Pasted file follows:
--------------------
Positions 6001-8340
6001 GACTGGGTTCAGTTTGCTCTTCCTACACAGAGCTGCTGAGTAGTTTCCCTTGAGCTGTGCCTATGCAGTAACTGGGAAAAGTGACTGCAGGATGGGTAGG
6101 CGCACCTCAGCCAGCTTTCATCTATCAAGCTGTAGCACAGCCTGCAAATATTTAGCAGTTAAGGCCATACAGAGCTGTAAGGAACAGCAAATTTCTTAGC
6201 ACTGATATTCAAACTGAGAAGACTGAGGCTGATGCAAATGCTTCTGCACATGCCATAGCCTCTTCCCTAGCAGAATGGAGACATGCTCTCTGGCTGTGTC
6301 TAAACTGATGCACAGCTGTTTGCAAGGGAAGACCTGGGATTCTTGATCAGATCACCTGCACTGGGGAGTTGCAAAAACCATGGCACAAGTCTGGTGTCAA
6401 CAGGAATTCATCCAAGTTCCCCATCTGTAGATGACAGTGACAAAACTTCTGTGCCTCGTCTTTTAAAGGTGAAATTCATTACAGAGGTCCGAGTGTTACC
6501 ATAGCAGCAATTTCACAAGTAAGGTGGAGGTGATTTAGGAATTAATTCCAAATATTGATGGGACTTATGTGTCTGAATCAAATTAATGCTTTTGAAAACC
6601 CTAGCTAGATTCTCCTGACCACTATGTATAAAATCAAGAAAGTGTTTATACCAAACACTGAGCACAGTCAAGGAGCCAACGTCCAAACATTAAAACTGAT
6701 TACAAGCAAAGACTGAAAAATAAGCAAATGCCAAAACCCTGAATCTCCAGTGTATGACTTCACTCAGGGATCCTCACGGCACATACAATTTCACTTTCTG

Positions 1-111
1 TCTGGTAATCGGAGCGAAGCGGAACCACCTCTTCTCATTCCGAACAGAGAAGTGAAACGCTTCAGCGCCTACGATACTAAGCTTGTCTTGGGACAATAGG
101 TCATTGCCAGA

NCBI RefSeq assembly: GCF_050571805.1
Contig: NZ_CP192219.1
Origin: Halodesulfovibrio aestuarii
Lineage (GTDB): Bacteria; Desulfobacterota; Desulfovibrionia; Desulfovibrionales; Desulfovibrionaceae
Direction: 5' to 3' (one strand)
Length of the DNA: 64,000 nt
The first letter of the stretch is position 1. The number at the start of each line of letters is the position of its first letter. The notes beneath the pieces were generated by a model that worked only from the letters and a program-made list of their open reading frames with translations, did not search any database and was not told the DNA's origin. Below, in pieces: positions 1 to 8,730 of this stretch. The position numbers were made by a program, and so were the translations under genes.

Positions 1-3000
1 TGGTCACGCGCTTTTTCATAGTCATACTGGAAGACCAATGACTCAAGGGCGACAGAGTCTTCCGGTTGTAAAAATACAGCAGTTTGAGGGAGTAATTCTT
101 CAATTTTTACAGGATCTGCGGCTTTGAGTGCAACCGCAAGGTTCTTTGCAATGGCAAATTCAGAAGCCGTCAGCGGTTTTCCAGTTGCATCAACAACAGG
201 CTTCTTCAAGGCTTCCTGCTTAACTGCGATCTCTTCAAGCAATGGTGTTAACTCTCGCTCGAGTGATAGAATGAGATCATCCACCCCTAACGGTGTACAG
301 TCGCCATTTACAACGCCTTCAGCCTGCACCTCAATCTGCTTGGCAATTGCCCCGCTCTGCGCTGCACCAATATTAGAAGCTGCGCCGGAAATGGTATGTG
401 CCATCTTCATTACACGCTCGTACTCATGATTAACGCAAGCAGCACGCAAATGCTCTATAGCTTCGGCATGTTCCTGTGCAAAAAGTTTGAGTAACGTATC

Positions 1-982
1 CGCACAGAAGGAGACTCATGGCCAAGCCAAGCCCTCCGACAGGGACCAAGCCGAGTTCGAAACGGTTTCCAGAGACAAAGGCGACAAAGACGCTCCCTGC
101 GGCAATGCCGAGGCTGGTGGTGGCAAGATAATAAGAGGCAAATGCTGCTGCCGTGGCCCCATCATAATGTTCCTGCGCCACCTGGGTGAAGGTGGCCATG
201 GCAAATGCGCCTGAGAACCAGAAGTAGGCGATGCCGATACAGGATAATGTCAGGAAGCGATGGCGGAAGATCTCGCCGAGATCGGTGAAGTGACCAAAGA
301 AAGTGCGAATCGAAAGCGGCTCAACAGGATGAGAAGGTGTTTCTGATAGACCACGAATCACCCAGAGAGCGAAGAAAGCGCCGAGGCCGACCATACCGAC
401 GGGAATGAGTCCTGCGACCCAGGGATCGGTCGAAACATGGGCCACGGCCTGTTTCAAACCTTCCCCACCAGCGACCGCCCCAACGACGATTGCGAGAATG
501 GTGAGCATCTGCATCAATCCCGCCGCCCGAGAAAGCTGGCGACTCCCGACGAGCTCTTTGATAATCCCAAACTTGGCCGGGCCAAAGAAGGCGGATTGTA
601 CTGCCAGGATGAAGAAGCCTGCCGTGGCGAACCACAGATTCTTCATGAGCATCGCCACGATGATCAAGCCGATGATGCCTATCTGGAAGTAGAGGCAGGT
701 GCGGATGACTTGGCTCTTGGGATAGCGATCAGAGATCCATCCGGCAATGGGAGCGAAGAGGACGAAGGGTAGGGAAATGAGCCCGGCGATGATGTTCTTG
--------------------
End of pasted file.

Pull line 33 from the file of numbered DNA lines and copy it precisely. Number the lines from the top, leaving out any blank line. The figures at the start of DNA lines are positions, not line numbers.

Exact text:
601 CTGCCAGGATGAAGAAGCCTGCCGTGGCGAACCACAGATTCTTCATGAGCATCGCCACGATGATCAAGCCGATGATGCCTATCTGGAAGTAGAGGCAGGT